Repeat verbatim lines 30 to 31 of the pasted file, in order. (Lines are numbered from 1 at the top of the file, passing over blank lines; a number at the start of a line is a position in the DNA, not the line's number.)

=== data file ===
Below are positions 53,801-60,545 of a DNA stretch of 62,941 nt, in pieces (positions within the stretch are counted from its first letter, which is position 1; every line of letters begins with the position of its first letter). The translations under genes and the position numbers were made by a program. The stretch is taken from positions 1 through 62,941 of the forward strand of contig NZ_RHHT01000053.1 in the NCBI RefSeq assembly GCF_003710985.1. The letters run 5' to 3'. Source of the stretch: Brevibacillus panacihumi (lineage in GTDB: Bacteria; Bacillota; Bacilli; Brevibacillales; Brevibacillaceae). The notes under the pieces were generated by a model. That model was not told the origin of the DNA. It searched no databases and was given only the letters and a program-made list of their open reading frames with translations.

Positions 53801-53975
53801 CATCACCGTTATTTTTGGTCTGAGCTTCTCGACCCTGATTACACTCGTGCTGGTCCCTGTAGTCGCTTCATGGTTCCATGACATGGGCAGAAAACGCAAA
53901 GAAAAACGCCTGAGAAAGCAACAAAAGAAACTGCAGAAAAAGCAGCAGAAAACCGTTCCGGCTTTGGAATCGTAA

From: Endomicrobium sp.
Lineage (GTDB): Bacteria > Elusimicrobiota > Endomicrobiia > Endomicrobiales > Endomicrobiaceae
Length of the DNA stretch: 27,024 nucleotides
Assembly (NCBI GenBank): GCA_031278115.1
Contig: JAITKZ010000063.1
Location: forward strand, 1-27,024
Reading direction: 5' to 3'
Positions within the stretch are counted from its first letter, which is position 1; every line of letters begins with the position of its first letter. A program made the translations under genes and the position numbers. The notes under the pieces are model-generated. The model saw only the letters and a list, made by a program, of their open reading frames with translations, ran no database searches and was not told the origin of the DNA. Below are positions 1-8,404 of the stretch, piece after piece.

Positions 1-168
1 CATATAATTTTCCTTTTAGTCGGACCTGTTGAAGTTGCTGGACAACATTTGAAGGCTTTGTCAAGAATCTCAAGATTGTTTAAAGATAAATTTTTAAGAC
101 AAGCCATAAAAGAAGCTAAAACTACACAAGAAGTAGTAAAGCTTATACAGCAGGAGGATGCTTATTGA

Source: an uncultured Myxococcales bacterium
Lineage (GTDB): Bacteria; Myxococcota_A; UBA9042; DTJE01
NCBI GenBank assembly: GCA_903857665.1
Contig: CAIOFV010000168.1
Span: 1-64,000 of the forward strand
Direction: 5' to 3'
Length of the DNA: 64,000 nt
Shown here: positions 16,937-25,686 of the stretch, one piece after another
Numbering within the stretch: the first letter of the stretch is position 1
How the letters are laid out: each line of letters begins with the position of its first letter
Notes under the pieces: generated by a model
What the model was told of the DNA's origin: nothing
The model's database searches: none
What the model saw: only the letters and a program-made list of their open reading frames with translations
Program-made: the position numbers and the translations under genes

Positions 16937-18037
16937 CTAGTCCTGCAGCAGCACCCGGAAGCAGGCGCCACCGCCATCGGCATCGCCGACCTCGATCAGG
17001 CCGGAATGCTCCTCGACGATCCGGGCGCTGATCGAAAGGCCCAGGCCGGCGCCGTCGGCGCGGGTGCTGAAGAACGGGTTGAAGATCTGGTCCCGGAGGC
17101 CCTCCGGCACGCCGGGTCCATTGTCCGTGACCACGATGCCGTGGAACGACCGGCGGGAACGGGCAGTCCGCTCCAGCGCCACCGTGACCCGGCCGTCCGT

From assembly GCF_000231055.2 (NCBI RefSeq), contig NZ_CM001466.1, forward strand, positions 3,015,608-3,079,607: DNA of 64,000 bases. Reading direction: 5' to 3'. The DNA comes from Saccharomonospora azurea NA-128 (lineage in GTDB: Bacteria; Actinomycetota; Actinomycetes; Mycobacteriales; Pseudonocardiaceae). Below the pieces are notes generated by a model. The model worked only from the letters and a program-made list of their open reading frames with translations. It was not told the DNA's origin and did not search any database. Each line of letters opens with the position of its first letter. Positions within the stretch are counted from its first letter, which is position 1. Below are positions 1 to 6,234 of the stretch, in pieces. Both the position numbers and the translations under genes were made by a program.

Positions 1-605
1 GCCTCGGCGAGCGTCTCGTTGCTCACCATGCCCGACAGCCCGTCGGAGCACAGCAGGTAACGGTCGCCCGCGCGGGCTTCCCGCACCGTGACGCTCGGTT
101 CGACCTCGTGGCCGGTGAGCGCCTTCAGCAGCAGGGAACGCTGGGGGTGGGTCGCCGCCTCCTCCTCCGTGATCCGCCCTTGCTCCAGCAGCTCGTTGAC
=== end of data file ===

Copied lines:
Program-made: the position numbers and the translations under genes

Positions 16937-18037